If you have ever falsely claimed citizenship or voted in an election, whether or not you did so with the knowledge that you are not a citizen, it is very important that you consult with an immigration attorney or an accredited representative.
Confirming Your Citizenship Status
In some cases, the easiest way to verify your citizenship status is to check with your adoptive parents to determine if they have a Certificate of Citizenship (COC), a Certificate of Naturalization (CON) for you, or determine if they completed the naturalization process for you. If they have (or have had) one of these documents in their possession or have taken you through the naturalization process, then you are a citizen. When contacting your adoptive parents, it is strongly recommended that you obtain all information and documents that they may have available concerning your adoption and immigration status.
If you are uncertain about the citizenship status of your adoptive parents, or are otherwise unable to determine your own citizenship or immigration status, you may be able to determine your parent’s or you own status by filing a request for information under the Freedom of Information Act (FOIA). A convenient form (Freedom of Information Act/Privacy Act Request, G-369) is available from the USCIS to assist you in this request. To best determine your (or your parent’s) status, check the ―all of my records‖ box under item number 3 on the form. For more information concerning a FOIA request, please visit http://www.uscis.gov/foia or call the NCSC at 1-800-375-5283.
You may be concerned about contacting USCIS to confirm your U.S. citizenship status in the event that you learn that you are not a U.S. citizen. Unless you have any reason to believe that your adoption was not completed in a proper or legal manner, that you were never given lawful permanent resident status, or that you have engaged in criminal activity, the risk of USCIS taking any legal action against you on the basis of you initiating contact with them should be low. On the other hand, if any of these circumstances do apply or if you have concerns about negative repercussions, you should consult an immigration attorney or accredited representative. For example, even if the adoption was not legal, if a non-citizen is residing in the United States and is a victim of trafficking or other abuses, he or she may be eligible to apply for legal permanent resident status after obtaining a US visa.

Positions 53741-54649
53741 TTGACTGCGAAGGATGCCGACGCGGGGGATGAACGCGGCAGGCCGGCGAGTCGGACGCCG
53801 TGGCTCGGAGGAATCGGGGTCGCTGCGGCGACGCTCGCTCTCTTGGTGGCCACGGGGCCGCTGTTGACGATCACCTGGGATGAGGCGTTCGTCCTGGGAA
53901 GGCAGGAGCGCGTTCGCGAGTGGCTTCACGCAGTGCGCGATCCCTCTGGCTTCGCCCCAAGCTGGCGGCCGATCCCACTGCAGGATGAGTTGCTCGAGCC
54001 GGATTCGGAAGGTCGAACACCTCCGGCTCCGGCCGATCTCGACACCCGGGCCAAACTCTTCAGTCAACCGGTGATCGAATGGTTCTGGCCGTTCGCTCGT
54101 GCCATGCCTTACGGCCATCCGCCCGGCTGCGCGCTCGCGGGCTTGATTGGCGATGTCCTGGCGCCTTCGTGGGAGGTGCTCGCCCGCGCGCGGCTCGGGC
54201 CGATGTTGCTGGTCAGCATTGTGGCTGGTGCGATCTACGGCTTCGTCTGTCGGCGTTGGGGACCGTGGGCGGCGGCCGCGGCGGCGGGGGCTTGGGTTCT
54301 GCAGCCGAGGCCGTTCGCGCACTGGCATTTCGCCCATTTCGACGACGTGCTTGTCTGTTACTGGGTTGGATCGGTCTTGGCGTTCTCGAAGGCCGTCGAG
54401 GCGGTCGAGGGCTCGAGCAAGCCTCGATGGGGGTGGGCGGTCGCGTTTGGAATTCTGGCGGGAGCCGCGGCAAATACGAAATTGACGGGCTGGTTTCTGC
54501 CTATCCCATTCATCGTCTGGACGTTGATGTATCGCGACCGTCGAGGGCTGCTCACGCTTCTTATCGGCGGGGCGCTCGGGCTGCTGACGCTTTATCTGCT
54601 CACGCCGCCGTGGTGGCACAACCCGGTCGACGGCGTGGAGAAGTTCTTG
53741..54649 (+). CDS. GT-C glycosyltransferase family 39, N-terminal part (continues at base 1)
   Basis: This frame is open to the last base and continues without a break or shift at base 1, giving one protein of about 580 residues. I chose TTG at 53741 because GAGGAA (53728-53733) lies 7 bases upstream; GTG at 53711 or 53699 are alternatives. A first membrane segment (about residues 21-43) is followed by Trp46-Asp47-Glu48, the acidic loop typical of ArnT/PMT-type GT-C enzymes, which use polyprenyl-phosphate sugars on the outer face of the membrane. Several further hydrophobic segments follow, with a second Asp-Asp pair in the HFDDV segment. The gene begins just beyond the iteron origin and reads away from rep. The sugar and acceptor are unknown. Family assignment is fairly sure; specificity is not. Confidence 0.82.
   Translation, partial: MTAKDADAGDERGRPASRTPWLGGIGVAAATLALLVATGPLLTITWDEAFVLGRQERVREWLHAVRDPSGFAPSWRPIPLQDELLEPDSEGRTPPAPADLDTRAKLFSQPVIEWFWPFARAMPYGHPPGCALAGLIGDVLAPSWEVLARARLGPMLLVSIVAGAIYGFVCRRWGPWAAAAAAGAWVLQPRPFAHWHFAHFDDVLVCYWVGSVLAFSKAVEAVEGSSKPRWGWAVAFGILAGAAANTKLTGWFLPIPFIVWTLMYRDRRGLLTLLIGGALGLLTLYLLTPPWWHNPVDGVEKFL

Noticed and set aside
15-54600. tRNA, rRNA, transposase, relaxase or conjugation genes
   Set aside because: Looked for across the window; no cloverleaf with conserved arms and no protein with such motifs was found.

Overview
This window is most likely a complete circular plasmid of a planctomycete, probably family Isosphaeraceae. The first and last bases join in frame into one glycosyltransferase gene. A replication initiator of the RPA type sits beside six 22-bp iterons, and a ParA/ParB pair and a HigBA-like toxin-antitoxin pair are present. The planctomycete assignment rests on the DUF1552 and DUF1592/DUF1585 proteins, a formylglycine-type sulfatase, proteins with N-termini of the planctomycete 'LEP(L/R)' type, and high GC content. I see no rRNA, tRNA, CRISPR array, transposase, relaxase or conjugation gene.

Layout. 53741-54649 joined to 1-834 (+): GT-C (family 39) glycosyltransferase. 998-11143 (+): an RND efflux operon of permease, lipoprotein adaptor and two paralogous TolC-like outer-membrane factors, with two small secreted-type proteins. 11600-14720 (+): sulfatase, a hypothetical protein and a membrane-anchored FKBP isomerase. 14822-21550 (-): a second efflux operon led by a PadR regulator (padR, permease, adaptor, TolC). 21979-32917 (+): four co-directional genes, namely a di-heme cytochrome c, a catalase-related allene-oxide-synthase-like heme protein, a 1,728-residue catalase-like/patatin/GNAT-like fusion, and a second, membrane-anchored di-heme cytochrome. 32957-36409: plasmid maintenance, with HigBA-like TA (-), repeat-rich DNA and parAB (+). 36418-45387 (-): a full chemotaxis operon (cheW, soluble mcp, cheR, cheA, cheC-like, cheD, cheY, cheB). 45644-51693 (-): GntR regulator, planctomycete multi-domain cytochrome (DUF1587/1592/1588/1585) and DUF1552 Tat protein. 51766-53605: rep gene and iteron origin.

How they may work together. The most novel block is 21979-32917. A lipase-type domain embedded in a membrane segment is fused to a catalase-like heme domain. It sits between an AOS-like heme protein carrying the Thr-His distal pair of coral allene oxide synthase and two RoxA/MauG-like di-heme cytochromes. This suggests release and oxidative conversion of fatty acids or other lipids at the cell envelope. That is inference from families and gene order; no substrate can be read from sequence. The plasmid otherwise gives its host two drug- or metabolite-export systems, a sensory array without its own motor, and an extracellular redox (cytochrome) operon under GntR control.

Obtaining Proof of Your Citizenship Status
If you have determined that you are a U.S. citizen, it is important that you obtain proof of your citizenship. If you were previously issued a COC or CON which has become lost, mutilated or destroyed, you may file a form N-565, Application for Replacement Naturalization/Citizenship Document, with the U.S. Citizenship and Immigration Services (USCIS). The filing fee for this form currently is $380 (the fee is scheduled to decrease to $345 effective November 23, 2010). USCIS forms are available at http://www.uscis.gov or by calling the USCIS Forms Line (1-800-870-3676).
If you are eligible for a Certificate of Citizenship (your adoption was finalized by a U.S. citizen before your 18thbirthday and on or after February 27, 2001), it is very important that you obtain a Certificate of Citizenship as proof of citizenship. You can obtain a Certificate of Citizenship by filing a form N-600, Application for Certificate of Citizenship, with the USCIS (the instructions to this form provide an excellent checklist for verifying eligibility to obtain the COC). The filing fee to be accompanied with the form currently is $420 for a person adopted by U.S. citizen parents (the fee is scheduled to increase to $600 effective November 23, 2010).
Although U.S. passports are evidence of U.S. citizenship for some purposes, it is important to note that they are issued by the Department of State. Unless a Certificate of Citizenship or Certificate of Naturalization is issued, the USCIS has no record that an adopted person’s status has been adjusted. Moreover, U.S. passports must be renewed periodically.
Applying for Naturalization